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“Utopien Vermeiden” , Werkleitz Festival 2013
Halle (Saale), Germany

Interview with the curator Misal Adnan Yildiz for the exhibition catalogue

MISAL ADNAN YILDIZ: Can you start with the simple idea of Horizons? How did you come up with the project?

EGEMEN DEMİRCİ: "Horizons", came out as a response to series of political events around the globe in the last couple of years, and the situation we are facing with the common problems surfacing in the aftermath of these events. To put it simply, I feel the attempts to change things, fundamentally lack two crucial elements, organization and an alternative to replace the existing problematic situation. What interests me here is the perception and construction of these alternatives. Which is fundamentally a problem of time and space. In this sense I am very much drawn into looking at approaches to the notion of “the unknown”. How can we think of something that we do not know of its existence, or how can we imagine something beyond the grasp of our experience and intellect, how can we include things that we cannot relate to in our daily lives? There is also a question of why would we do any of these things but I also believe they are strongly political questions. Following this inquiry I started first looking at ancient philosophers like Anaximander (B.C. 610 – 547) who was one of the first – at least in the Western World - to try to come up with a systematic analysis of how the universe is constructed. This was the fairly the starting point of the project.

MAY: What can you tell us about your material research?

ED: Both the work in the Gasometer and in Technik Halle is about perspectives. From the start I was thinking what would be the best material to produce the work in Gasometer, and at first there were several possibilities of locations which would determine the material. Also there is a typography I have been working on for about a year, which would be impossible to make with Neon letters. But at the end when it was clear to use the gasometer, I wanted to use a material that would not only be seen in the space but fill up the space and even at certain times of the day pour out of the space. This has also to do with the notion of reality I wanted to tackle with the work. So using Neon letter was then the right choice. Nevertheless, for both of the works, I believe light comes out as the main material.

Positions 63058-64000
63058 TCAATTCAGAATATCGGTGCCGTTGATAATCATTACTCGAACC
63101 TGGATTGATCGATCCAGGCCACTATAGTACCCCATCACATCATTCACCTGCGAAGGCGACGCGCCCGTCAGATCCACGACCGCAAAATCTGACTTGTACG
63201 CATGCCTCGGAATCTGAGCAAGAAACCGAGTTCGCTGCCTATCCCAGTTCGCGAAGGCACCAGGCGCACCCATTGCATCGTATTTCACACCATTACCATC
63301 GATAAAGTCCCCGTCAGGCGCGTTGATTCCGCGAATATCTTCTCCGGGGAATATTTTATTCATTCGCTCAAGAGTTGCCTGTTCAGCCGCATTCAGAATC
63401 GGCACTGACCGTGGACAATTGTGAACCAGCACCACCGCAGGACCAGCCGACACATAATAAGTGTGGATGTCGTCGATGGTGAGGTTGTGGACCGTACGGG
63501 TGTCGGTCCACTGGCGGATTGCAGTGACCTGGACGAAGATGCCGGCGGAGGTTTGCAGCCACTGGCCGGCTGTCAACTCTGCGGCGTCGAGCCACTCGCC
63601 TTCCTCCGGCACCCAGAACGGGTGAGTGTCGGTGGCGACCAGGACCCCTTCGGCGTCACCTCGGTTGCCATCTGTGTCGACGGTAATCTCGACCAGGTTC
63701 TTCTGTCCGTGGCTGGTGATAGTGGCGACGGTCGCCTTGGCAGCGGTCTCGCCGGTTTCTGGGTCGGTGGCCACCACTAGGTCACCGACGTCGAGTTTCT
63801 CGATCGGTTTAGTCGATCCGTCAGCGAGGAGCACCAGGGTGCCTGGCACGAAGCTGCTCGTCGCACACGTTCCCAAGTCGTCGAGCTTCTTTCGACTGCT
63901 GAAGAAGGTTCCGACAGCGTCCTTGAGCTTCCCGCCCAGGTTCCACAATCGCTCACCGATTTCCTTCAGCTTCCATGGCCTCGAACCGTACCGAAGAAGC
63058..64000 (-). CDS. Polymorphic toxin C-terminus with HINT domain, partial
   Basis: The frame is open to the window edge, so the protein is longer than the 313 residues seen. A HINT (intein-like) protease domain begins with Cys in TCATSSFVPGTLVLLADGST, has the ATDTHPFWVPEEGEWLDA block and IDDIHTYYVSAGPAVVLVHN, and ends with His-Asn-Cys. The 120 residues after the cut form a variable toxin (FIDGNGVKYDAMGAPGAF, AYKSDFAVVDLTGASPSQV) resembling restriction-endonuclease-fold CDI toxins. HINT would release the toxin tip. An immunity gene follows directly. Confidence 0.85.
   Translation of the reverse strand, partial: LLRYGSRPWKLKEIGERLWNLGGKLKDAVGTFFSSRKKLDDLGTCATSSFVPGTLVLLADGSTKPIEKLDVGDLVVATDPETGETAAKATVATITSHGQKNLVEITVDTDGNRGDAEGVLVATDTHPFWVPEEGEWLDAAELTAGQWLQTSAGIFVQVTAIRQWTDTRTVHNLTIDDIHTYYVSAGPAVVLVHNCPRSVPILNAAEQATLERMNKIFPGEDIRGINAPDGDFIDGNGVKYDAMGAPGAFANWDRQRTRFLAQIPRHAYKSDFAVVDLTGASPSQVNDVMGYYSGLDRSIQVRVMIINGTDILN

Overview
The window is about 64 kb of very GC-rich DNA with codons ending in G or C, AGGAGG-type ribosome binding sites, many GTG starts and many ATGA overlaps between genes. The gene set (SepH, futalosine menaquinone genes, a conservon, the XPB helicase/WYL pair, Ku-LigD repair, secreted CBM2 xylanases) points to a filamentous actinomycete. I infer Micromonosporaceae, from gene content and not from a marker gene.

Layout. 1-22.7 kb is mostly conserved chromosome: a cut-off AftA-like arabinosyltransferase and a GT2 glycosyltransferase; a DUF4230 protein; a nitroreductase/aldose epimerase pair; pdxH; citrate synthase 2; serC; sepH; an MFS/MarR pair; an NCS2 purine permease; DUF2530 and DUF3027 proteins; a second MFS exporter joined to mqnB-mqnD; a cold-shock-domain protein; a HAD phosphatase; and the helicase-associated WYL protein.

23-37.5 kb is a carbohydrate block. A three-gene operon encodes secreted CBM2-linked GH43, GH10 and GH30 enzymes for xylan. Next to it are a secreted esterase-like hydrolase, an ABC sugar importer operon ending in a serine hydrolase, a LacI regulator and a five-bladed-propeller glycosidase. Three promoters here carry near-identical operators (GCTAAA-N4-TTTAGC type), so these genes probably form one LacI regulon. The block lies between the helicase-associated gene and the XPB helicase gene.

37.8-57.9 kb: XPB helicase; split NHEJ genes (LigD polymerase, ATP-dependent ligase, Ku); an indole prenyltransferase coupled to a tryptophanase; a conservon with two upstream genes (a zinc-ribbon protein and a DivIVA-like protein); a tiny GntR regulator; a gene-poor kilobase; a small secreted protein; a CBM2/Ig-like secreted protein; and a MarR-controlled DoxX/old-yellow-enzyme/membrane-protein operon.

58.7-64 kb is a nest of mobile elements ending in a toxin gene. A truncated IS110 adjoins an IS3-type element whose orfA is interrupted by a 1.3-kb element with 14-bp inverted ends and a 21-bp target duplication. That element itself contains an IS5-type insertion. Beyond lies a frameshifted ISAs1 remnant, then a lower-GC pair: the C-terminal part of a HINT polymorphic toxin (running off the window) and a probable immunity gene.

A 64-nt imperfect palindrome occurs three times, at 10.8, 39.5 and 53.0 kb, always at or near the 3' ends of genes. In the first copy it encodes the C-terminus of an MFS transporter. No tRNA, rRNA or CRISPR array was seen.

MAY: What was the main steps during your production process?

ED: The interesting thing for me using transparent plexiglass and Neon light, was the choice of colors for both materials, from a limited and basic selection. It is a moment where industrial or commercial productions actually put limits on the potential transformations of artistic production. To a point I like staying in these limits since it makes the work potentially reproducible as originals, bypassing the critique, and not transform something into a unique piece of artwork which can be never produced again – which is not really a favored attitude today. To follow this historical remark I can add that although there is a clear reference to Suprematism in the drawings, the starting point here for me is not the disqualification of the object but rather to observe its transition from a material entity to data. So instead of seeking a Non-Objective world, it is about the de-materialization of the object and in turn how we use this information to construct a meaningful setting.

MAY: What about the structure of the sentence? On the one side you seem to be giving hope but on the other side you want us to keep our feet on the ground. You are in dialogue with the audience. Can we call this cognitive realism?

ED: Cognitive for me covers a very wide area. I do not believe I have the time to handle the notion of reality which itself is a very tough and deep subject. In the sentence, as you said there are two perspectives but reality is singular. This shows on the one side a dialectic which repeats itself in our lives and on the other side differences in perception and interpretation before a continuous and steady reality. What is fundamentally and crucially important for me is to challenge the notion of subjectivity, the anti-Copernican world view which puts the subject in the center of universe.

MAY: What is your observation about the reception of the work regarding the audience?

ED: Of course people want to look at things and build relations amongst them in order to understand what is exposed. For me the problem is when these relations are formed only retrospectively, maybe through the artist, or through the research, topic, process etc. In both of these works, I was interested in somewhat more structural relations, for example the jump from the unique acoustics of the Gasometer, which compels people almost immediately to make sounds, to a linguistic proposition. Also in the drawings / wall sculptures a repeating closed circuit formed with the geometric representations of objects and their deconstructed forms. This structural turn allows me to step outside of the historicity or retrospective reference system.